USF drops new academic logo after backlash

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The new look at USF is out. The bull that some said looked like the Merrill Lynch logo is being thrown out after just eight months. 

Hundreds of the logos on campus light poles and other areas will come down and be replaced with the athletic department’s "Bull U" logo at a cost of around $1 million, according to USF's VP of marketing and communications, Joe Hice. 

He says the new bull logo was an attempt to bring something new at a time when USF is raising its stature as an urban academic institution.

USF was so proud of its new logo, it's the first shot in the April promo video for the new health building. 

The 2,500-pound signs are near the top of the unfinished 13-story building, hailing the arrival of 2,000 students and staff to downtown Tampa. 

"Those will be swapped out," said Joe Hice, USF's director of marketing. "We will use the new iconic U as the academic sign on that building."

They made four of the 24'X12' signs at a cost of $100,000 each, plus $25,000 each to hang. Since only two have gone up, the bill for the signs, with the new logo that will soon be gone, is $450,000.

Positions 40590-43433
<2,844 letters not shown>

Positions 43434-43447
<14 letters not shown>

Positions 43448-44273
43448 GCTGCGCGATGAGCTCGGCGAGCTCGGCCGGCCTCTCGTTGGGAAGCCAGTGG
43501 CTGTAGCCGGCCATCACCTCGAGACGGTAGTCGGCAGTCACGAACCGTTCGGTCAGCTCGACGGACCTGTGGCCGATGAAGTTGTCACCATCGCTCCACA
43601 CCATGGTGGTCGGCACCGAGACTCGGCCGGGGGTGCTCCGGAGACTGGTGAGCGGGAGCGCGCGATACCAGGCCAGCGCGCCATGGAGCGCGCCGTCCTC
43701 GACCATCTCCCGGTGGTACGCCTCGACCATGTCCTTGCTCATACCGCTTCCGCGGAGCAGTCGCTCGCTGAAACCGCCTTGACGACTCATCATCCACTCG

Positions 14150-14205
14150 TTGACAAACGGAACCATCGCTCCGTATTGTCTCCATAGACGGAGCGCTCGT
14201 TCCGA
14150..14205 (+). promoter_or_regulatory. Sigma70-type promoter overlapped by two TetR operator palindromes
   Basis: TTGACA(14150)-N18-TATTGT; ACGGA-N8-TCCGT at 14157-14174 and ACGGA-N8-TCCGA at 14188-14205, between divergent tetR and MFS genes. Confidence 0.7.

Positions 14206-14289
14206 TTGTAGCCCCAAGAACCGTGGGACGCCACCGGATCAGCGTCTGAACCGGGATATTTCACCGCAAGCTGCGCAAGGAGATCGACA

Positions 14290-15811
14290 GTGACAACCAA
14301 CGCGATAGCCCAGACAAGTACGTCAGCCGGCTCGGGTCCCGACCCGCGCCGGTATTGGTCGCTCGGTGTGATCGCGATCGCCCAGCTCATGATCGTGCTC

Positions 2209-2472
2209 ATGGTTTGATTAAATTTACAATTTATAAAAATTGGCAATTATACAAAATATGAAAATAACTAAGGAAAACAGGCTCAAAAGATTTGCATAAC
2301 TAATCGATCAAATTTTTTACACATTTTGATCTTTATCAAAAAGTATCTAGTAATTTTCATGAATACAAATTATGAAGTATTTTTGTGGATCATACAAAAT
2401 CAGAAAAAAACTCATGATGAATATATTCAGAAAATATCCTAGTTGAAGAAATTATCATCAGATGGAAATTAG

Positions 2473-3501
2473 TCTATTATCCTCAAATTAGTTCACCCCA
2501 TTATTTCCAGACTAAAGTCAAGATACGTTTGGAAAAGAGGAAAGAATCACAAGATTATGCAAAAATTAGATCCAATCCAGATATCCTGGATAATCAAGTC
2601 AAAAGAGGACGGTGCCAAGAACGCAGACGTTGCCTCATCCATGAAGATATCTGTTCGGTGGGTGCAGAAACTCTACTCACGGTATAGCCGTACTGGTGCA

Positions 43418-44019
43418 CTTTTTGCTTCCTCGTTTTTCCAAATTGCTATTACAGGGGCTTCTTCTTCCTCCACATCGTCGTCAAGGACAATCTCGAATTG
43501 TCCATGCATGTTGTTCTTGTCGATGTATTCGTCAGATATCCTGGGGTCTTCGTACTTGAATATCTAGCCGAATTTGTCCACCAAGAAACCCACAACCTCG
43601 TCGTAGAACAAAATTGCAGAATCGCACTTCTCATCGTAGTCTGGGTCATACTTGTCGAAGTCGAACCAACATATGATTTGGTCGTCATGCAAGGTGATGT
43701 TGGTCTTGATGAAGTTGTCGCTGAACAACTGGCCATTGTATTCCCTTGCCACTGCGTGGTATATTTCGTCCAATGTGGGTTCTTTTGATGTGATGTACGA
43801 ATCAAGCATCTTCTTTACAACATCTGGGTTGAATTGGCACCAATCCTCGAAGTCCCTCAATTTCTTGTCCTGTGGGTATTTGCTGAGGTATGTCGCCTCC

The university can't say how much new signs will cost for their $173 million building, of which $112 million is public money. If costs are similar, replacing these would cost hundreds of thousands more.

They have not laid out a plan yet for when the signs will be swapped, but it will not impact when the building is going to open. A date for that has yet to be announced, but it will be this year.

The new logo came under criticism, especially from alumni. 

"I probably would have spent more time understanding the depth of the passion our alumni have," offered Hice. "USF is a very young school and some of those alumni created the traditions of today."

A USF spokesman says Hice consulted with senior USF officials when the new logo was rolled out last September and when the decision was made recently to kill it. 

The change comes just after most students left campus for the summer and the retirement of longtime USF president Judy Genshaft.